Way too little, way too late: speaking at the opening keynote at the Worldwide Partner Conference, Microsoft CEO Steve Ballmer told his audience that we should expect Windows 7 tablet computers “sometime before the end of this year.”
“We know you really want to know what’s coming,” said Ballmer. “[Tablets] will come from the people you would expect. From Asus, from Dell, from Samsung, from Toshiba, from Sony.”
Microsoft just doesn’t get it. Their business is software, so it’s understandable they are focusing on selling a tablet operating system instead of a single iPad-challenging tablet themselves (even if that business model is so stagnant that it has directly contributed to the death of possibly revolutionary products).
The problem is: Windows 7, as an operating system, isn’t capable of taking on iOS. One was built from the ground-up to support multitouch; the other is a bad hackjob rlaid on top of a desktop operating system.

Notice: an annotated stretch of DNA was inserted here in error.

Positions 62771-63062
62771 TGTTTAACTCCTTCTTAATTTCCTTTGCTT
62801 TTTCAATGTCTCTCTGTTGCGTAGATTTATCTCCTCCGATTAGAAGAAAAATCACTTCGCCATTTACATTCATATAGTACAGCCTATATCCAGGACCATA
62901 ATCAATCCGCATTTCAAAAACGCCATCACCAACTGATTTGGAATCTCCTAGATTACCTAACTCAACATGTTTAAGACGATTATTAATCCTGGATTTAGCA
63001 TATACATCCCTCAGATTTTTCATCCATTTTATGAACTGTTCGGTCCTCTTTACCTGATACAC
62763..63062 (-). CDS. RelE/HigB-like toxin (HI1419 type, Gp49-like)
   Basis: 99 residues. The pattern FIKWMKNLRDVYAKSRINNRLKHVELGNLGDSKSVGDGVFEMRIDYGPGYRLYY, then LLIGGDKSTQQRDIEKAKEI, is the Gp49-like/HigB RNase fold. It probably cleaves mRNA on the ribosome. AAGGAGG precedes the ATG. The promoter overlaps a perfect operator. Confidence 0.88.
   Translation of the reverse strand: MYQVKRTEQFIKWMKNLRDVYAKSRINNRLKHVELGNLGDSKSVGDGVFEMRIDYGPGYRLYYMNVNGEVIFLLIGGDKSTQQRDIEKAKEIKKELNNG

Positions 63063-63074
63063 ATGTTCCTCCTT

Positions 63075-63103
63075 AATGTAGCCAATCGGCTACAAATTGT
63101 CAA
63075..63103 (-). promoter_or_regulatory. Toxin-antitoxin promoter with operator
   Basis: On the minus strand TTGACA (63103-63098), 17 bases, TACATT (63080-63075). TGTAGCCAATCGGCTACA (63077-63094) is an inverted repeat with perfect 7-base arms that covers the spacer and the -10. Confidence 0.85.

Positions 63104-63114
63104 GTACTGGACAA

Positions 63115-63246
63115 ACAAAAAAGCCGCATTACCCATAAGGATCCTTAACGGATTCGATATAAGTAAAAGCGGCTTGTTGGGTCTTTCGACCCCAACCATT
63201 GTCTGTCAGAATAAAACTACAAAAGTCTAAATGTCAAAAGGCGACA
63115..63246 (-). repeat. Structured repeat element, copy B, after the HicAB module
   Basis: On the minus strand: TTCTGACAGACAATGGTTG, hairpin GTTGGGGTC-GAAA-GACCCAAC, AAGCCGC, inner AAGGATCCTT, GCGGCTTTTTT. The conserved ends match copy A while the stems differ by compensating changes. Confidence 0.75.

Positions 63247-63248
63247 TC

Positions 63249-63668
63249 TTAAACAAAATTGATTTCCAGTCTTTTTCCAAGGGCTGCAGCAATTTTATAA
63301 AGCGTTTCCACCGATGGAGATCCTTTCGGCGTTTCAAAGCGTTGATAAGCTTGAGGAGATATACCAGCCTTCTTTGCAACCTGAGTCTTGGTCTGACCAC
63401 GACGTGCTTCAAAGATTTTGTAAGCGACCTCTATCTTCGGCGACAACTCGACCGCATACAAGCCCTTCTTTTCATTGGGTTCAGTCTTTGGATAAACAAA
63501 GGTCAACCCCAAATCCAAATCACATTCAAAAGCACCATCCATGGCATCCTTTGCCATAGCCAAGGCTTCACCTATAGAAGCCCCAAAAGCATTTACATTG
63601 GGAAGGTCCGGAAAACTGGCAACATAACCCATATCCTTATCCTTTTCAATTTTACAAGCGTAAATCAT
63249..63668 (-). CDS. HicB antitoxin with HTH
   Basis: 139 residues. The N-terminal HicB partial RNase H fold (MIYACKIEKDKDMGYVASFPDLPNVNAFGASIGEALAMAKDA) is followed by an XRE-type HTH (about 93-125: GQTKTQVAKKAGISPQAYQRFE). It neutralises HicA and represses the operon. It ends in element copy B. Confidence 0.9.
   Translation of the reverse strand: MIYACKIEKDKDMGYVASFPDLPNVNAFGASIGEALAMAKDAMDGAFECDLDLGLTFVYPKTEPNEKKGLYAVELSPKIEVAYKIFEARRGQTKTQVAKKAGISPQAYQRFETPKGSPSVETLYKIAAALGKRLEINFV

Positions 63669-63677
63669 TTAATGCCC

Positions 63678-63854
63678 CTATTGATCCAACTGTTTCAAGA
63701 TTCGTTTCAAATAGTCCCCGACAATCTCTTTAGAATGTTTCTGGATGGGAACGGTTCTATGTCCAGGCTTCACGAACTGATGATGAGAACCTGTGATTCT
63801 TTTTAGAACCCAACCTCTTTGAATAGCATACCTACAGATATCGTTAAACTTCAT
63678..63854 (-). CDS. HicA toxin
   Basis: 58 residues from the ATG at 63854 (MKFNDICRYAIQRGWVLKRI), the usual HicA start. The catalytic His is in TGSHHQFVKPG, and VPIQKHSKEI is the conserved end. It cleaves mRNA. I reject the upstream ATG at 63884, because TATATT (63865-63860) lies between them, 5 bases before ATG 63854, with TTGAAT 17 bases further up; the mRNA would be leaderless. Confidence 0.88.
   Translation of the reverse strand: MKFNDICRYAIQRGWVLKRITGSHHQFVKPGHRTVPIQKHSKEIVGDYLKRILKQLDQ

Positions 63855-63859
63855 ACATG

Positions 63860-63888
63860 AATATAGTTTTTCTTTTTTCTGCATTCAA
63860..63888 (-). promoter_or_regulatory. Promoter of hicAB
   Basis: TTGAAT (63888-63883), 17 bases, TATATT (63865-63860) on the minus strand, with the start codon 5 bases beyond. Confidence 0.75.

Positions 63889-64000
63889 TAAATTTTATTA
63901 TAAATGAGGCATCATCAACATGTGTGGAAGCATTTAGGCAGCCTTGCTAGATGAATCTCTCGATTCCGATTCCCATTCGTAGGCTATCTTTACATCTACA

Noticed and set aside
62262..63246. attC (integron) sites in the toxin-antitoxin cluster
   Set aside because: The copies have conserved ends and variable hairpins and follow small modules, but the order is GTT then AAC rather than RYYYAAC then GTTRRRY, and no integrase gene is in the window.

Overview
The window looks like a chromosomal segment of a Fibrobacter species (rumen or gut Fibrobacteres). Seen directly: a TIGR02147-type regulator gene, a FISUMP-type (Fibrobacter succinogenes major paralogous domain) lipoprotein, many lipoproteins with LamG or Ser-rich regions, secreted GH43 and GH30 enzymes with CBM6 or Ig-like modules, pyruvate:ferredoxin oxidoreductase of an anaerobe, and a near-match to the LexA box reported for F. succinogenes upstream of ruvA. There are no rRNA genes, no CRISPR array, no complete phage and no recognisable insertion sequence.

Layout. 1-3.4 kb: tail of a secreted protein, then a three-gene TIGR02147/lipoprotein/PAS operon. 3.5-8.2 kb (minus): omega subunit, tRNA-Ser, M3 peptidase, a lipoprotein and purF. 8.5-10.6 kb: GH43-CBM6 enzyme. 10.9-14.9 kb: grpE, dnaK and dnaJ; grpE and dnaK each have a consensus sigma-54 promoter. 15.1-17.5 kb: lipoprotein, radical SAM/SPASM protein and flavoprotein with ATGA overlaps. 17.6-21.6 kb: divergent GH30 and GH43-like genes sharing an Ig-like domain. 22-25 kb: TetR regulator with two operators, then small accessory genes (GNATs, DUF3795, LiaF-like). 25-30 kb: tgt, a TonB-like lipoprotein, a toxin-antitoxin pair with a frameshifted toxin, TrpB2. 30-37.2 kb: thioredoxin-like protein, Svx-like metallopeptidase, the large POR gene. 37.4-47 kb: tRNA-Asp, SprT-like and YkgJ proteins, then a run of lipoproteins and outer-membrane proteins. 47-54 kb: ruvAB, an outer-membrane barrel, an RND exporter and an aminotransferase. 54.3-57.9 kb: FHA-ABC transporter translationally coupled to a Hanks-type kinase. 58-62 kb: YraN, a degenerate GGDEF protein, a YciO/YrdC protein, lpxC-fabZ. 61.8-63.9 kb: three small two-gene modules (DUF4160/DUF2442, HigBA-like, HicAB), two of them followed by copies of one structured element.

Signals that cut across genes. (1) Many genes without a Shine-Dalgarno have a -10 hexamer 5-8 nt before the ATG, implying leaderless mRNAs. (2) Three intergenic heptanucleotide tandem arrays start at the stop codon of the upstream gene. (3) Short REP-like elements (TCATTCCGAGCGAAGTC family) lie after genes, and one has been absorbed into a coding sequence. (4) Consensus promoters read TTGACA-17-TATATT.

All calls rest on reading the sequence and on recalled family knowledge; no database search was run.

HP knows full well that Windows 7 isn’t up to the job of taking on iOS: that’s why they killed the Windows 7 Slate and purchased Palm’s mobile, multitouch operating system, webOS. It’s only a matter of time before Microsoft’s other hardware partners get the same memo.
At the end of the day, Microsoft is going to enter the slate arena several years late, just like they did with Windows Phone 7. How can a company this hopelessly entrenched in the business models of the past hope to survive when the likes of Google and Apple are swimming in the same waters, faster, stronger and smarter?